Srebrenica-Potocari Genocide Memorial cemetery
A Bosnian Muslim man, survivor of the 1995 Srebrenica massacre, pays his respects at Srebrenica-Potocari Genocide Memorial cemetery. Getty Images

U.S. immigration officials are seeking to deport at least 150 Bosnians living in the United States who are suspected of “ethnic cleansing” and war crimes during the conflict that accompanied the violent breakup of Yugoslavia in the 1990s. A Virginia soccer coach, an Ohio metal worker and four Las Vegas hotel casino workers are among the Bosnian immigrants accused of hiding their involvement in Balkan war atrocities, the New York Times reported.

Authorities identified about 300 immigrants in total — many of them former solders from Bosnia — who may have had a hand in the 1995 genocide at Srebrenica, where some 8,000 unarmed Muslim men and boys were executed by Bosnian Serbs. Officials told the Times the number of people facing deportation could eventually top 600, as more records from Bosnia become available.

The main factions embroiled in 13 months of civil war in former Yugoslavia were the Serbs, Croats and Muslims. Both the Serbs and Croats in Bosnia claimed Muslims were not a genuine nationality, but rather Serbian or Croatian in addition to their religion.

A three-year study carried out by the Research and Documentation Center in Sarajevo determined in 2007 that some 65 percent of those killed in the Bosnian war were Muslims, according to BBC News. But the Serbs, who sought to remove Bosnian Muslims to create a Serb-dominated state, had more blood on their hands than any other group, according to the New York Times. The United Nations declared in 2004 that the Srebrenica massacre by Bosnian Serb forces was an official act of genocide, for which the International Criminal Tribunal for the Former Yugoslavia has convicted nearly 80 people. Still, many offenders escaped punishment.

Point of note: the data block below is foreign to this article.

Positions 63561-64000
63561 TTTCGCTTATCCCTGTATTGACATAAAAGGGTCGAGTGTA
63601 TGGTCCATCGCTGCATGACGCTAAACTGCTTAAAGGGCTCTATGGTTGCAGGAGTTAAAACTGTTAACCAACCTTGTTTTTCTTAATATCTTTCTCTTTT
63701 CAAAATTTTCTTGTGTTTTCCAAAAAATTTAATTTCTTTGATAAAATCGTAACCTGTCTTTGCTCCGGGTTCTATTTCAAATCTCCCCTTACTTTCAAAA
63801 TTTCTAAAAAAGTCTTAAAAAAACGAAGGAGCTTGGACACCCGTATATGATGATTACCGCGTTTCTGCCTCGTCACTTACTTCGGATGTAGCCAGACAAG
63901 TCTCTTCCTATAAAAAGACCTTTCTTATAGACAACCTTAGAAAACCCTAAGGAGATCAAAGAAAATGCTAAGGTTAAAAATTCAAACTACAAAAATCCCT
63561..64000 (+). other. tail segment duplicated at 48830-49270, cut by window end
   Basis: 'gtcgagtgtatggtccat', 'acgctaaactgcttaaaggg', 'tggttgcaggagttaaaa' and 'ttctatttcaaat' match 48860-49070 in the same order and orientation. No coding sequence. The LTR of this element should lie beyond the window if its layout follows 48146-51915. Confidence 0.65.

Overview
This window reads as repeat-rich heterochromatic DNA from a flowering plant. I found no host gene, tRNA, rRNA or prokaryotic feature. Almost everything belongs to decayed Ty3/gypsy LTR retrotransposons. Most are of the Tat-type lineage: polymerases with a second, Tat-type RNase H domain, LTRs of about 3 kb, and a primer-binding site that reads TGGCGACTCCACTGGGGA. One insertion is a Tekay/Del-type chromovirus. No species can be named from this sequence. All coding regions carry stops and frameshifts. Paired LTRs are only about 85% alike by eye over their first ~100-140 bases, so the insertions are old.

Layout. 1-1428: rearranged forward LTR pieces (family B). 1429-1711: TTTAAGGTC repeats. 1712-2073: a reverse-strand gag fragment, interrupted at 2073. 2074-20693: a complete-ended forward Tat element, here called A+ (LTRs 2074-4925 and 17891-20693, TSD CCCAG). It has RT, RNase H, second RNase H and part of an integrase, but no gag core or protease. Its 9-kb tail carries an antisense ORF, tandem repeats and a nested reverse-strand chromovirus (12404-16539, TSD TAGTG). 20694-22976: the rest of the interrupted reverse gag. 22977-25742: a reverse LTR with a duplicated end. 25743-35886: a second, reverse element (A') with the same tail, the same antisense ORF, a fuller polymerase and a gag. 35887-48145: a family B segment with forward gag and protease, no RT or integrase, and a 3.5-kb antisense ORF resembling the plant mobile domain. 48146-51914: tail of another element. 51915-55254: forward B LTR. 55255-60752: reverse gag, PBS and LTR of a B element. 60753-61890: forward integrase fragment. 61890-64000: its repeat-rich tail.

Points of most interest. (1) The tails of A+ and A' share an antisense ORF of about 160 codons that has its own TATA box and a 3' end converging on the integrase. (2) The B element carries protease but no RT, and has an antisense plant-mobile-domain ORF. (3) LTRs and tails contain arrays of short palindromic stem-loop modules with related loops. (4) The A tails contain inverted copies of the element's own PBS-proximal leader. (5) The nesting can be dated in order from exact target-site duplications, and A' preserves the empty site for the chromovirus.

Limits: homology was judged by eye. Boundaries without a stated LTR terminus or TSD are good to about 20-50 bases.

“The idea that the people who did all this damage in Bosnia should have a free pass and a new shot at life is just obscene to me,” U.S. Immigration and Customs Enforcement historian Michael MacQueen told the Times Saturday.

The more than 120,000 Bosnian refugees who applied for American visas in the mid 1990s were required at the time to disclose military service and other allegiances that might suggest war crime involvement. However, immigration officials relied largely on the applicants’ word and did little to verify their statements.

Some of the suspects are now longtime American citizens who defense attorneys said have been haphazardly linked to crimes committed decades ago in a foreign war zone. “It’s guilt by association,” Thomas M. Hoidal, a lawyer in Phoenix who represented two of the 12 Bosnian Serbs in Arizona now facing deportation for war crimes, told the New York Times.

But accumulating enough evidence to deport a war crime suspect is difficult, and the long-running investigation has been dogged by funding cuts for the agency’s war crimes section, the Times reported.

In an effort to identify war crime suspects, U.S. officials urged Bosnians around the world this month to come forward with any relevant information. “Justice can be served in the United States despite the fact that many years have gone by and that the conduct occurred overseas, far away,” Kathleen O’Connor, a human rights prosecutor at the U.S. Department of Justice, reportedly said in Bosnian on the government-financed Voice of America network.